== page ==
Compared to last April’s NFL draft, 2013 is a garbage year for quarterback prospects.
Of course, the play of Andrew Luck, Robert Griffin III and Russell Wilson this season embarrasses the vast majority of rookie QBs in league history, so don’t feel too bummed out. And besides, while Luck and RGIII were projected to be studs, Wilson wasn’t.
Therefore, even though the upcoming class doesn’t seem overwhelmingly talented, that doesn’t mean there aren’t plenty of hidden gems.
Here are side-by-side comparisons of passers in the 2013 class to this season’s breakout stars.
Note: The following comparisons were made because of similar attributes and/or playing styles, not overall skill level or potential.
Andrew Luck Comparison: Geno Smith, West Virginia
Both Luck and Smith are sturdily built QBs—Luck at 6’4”, 234 pounds and Smith 6’3”, 214—who can’t run circles around opposing defenders but will effectively tuck the ball and take off when need be.
However, Luck wasn’t just labeled the best quarterback prospect since John Elway last year because he was an impressive athlete who could make every throw on the field. His football IQ is off the charts as well.
Smith also showed impressive intelligence this season, finishing with a jaw-dropping touchdown-to-interception ratio of 42-6.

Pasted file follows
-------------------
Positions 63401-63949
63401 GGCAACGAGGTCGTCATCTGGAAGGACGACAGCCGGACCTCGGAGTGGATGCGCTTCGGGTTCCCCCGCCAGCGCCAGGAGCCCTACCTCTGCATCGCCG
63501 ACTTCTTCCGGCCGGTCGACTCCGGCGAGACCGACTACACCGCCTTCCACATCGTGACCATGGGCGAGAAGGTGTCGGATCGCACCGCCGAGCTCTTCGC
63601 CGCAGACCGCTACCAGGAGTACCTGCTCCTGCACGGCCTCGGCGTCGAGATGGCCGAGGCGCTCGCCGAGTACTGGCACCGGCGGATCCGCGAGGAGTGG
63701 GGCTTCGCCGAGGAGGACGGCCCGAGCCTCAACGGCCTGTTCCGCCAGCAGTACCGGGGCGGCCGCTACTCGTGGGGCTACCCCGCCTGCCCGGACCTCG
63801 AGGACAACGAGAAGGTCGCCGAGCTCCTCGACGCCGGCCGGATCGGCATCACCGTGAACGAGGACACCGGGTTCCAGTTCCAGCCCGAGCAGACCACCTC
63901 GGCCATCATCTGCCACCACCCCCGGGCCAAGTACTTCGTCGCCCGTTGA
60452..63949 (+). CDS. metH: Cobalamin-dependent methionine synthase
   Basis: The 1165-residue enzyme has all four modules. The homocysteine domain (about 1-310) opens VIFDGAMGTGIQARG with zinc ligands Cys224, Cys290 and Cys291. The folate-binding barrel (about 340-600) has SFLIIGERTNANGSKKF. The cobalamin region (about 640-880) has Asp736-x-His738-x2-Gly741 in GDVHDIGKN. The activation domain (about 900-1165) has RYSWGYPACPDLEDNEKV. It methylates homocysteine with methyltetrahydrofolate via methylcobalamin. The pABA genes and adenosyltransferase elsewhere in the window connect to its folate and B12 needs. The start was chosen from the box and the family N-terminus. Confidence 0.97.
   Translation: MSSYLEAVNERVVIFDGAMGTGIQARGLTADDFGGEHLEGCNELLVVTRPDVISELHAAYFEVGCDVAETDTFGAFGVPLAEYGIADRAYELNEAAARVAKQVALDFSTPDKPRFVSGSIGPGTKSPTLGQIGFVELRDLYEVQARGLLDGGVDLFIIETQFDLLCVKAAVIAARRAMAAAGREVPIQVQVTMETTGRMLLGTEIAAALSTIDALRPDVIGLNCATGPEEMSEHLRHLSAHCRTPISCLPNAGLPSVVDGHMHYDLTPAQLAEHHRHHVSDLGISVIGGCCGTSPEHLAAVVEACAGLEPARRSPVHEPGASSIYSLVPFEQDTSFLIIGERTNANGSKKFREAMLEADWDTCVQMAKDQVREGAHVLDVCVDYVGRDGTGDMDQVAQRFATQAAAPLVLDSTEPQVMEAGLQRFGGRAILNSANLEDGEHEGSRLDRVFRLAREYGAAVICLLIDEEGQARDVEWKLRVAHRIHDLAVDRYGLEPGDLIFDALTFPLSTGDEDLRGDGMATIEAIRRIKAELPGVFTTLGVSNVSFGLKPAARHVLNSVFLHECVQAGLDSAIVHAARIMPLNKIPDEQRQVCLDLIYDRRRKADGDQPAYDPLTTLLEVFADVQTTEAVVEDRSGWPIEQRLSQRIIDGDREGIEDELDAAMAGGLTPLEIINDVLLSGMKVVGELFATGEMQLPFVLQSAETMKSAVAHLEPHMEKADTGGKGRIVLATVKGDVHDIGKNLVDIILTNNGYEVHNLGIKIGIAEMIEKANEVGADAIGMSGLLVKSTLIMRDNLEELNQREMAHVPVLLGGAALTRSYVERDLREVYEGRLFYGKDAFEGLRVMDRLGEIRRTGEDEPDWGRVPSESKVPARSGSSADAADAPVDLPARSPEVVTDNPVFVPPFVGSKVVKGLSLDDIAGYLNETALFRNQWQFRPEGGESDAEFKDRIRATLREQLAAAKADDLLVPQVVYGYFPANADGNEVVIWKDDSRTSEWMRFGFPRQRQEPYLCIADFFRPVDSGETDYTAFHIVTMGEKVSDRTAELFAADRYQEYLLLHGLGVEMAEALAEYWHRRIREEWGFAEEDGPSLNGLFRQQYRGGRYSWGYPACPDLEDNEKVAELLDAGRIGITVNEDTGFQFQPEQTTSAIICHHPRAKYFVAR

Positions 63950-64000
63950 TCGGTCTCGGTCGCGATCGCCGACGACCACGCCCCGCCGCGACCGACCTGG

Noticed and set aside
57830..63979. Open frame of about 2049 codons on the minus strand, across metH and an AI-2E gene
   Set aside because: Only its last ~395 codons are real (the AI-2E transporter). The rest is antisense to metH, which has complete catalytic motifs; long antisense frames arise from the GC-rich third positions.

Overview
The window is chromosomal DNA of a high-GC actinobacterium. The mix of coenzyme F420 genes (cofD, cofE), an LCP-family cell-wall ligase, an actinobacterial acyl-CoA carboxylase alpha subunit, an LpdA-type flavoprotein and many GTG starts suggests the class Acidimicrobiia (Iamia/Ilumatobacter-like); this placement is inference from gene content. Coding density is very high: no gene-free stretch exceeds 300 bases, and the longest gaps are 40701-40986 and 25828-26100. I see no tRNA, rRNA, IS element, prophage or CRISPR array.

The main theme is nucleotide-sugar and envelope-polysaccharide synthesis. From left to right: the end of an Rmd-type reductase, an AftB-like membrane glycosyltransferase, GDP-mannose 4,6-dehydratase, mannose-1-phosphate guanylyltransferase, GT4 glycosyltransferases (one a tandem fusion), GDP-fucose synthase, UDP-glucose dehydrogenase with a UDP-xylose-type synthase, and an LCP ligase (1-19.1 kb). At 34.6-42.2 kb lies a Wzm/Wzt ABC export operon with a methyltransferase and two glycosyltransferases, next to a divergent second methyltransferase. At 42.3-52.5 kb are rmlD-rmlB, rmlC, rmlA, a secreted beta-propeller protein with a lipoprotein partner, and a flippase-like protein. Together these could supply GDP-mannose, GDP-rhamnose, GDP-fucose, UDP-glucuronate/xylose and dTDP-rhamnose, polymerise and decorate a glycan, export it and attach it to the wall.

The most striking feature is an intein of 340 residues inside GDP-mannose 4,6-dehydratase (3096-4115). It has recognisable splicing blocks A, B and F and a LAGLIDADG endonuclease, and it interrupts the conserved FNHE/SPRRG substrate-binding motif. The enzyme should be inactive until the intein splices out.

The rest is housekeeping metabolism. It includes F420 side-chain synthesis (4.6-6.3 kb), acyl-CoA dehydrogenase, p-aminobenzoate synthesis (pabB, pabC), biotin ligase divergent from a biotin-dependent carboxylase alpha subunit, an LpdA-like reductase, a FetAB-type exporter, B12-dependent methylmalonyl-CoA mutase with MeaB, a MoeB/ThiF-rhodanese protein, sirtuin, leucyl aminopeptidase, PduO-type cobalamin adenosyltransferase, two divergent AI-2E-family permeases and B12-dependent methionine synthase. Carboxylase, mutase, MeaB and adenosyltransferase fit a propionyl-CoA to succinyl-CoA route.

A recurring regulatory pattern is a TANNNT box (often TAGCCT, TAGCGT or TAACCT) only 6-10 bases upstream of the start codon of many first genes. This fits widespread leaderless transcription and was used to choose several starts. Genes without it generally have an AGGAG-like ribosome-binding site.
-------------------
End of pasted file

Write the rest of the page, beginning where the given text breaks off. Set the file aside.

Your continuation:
Robert Griffin III Comparison: Tajh Boyd, Clemson
No quarterback prospect outside of Denard Robinson boasts RGIII-like speed, but because Robinson will be forced to play running back or wide receiver at the next level, Boyd is the best comparison.
The Clemson QB rushed for 514 yards and 10 touchdowns this season, and while he isn’t nearly as dangerous of a runner as Griffin, Boyd can certainly do damage with his legs. What makes RGIII special, though, is that he’s a phenomenal passer who only scrambles as a Plan B.
Boyd is the exact same way. His senior season at Baylor, Griffin attempted a pass 2.2 times more often than he ran. This year with the Tigers, Boyd recorded 2.3 times more passes than rushes.
Russell Wilson Comparison: Aaron Murray, Georgia
At 6’1”, Murray isn’t as vertically challenged as the 5’11” Wilson, but he’s short enough to make GMs think twice about drafting him.
And like Wilson was, Murray is currently a Day 2 prospect despite putting up outstanding numbers against top-notch competition. The Bulldogs' QB became one of the greatest passers in SEC history after throwing for over 3,000 yards in three straight seasons.
Wilson was able to continue his impressive production in the NFL thanks to his prototypical intangibles and Murray will have to rely on his elite leadership and work ethic to make it at the next level as well.
David Daniels is a featured columnist at Bleacher Report and a syndicated writer.